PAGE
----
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nomenclature among North American species, it may be noted that the old
genus ChrvtLs is here much subdivided, so that our Fish-Crow stands as
Coiceus OBsifragus, and the Common Crow as Cqrone americanus ; Nucifraga
(Brisson, 1760) appears in place of Pidcorvus for the Clarke's Crow, and
Cyanunis is regarded as a s3monyme of Cyanocorax, our Blue-Jay (C crU-
tatus) being referred to the genus Cyanodtta. Nearly all of the numerous
forms of Western Jays (genera Perisoretis, Cyanocittay and Apkelocoma),
recognized as varieties by American ornithologists, are raised by Mr.
Sharpe to the rank of species, two of which (Perisoretu capitalis and P.
obscunu) are figured. In this volume, in fact, ver}' few " subspecies " are
recognized.

We are sorry to see in Mr. Sharpens third volume several instances of
the use of the same name in a generic and specific sense for the same
species, with such ridiculous results as " Pica pica** " Pyrrhocorax pyrrho-
caraz" etc., which is not only opposed to good taste, to say the least, but
to a very generally accepted rule of nomenclature. Also that the value of
his very full bibliographical references is impaired by his not adding the
date of publication. This was very uniformly done in the first volume,
and to some extent in the second, and we sincerely hope he will see fit to
resume the practice in his later volumes. — J. A. A.

Rowley's "The Pied Duck." — Mr. Q. D. Rowley's monographic
essay on the Labrador or Pied Duck {Somateria lahradoria) ♦ is a timely and
exhaustive contribution to the history of a species believed to be rapidly
approaching extinction. Nearly all that relates to its literary history is
here brought together, the paper consisting largely of excerpts gathered
from the writings of all authors who have referred to the species. While
apparently of rather frequent occurrence along our Atlantic coast, as far
south at least as Long Isltfnd, New Jersey, and Delaware, fifty to thirty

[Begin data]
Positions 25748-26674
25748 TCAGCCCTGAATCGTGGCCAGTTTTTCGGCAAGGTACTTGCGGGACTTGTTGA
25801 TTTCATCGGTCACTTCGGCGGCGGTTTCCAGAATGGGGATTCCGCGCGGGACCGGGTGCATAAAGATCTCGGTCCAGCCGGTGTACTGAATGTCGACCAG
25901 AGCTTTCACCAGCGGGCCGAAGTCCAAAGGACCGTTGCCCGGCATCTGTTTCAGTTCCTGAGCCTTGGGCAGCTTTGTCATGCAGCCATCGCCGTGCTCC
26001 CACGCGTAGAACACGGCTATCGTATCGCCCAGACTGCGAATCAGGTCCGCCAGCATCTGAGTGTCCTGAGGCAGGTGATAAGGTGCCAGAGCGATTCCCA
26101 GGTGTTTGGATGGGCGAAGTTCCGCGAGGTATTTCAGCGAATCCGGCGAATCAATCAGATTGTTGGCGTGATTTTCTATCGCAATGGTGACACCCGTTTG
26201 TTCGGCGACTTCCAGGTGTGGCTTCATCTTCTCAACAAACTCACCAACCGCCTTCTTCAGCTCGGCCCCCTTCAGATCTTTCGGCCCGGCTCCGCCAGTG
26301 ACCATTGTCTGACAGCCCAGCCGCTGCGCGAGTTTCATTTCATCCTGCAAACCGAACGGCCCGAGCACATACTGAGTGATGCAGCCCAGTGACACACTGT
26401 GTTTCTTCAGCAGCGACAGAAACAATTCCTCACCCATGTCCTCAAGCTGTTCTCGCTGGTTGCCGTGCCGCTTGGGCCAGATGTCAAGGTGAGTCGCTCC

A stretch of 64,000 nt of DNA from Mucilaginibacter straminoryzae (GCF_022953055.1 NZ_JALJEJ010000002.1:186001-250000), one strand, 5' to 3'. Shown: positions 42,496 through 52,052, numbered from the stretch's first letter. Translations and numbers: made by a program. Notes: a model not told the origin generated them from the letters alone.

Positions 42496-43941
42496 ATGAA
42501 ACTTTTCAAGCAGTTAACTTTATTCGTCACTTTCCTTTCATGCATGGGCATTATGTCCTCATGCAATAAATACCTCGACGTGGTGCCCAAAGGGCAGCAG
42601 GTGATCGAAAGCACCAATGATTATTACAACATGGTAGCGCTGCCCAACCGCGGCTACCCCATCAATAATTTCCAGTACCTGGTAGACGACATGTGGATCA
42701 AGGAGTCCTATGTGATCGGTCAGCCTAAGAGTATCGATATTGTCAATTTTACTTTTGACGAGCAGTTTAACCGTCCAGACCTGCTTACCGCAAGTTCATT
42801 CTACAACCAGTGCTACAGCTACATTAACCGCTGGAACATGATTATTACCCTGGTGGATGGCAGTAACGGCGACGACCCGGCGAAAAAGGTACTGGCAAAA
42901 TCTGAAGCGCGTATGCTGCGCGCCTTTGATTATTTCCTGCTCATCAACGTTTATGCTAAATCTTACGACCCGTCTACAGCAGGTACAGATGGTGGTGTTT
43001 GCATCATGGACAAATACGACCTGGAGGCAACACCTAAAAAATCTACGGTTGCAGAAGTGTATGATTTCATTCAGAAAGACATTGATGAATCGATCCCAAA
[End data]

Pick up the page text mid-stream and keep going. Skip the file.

years ago, it has of late been rarely observed and few specimens appear to
have been taken since 1868. Its last-recorded capture, as appears from a
letter from Mr. Gkorge N. Lawrence, published in Mr. Rowley's paper,
seems to have occurred " in the fall of 1874," when a specimen was ob-
tained by Mr. J. Wallace, from Long Island, from which source the same
gentleman had obtained four or five others during the previous five years.
All were females or immature males, and only one adult male is known to
have been taken in the last twenty years.

♦ Somateria labradoria (J. F. Gmelin). The Pied Duck. By G. D. Rowley,
M. A, F. L. S., F. Z. S., etc., etc. Ornithological Miscellany, Vol. II, Part
VI, ppw 205-223, with 5 plates, 1877. London, Quaritch, 15 Piccadilly, W.;
Triibner k Co., Ludgate Hill, E. C; R. H. Porter, 6 Tenterden St., Hanover
Square, W.



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80 Recent Literature.

Mr. Rowley here gives not only the literary history of the species, but
discusses its relationship to the Eiders. Although following Mr. A. New-
ton in placing it in the genus Sovfiateria, he does it with some degree of
reservation. His paper is enriched with five plates, in which are figured
the sterna of all the Eiders (Somateria stelUri, S. spectabilis, and S, moUis-
aima), with that of the present species, and the bill and feet of this species
and of the common Eider. A beautifully colored plate is also devoted to
the illustration of the adult male, female, and young male. He has,
however, to lament his ignorance of the nest and ^gs, of the nestling
plumage of both sexes, as well as of some of the subsequent immature
stages, and calls the attention of American ornithologists to the impor-
tance of securing a scientific examination of the body of any specimen
which the future may afford, notes of the color of the soft parts, and the
preservation of the skeleton.

The paper also contains extracts from letters from Professors S. F.
Baird and the late James Orton, and Messrs. D. O. Elliot and Qeoi^ N.
Lawrence, concerning the recent occurrence of this bird along the Atlantic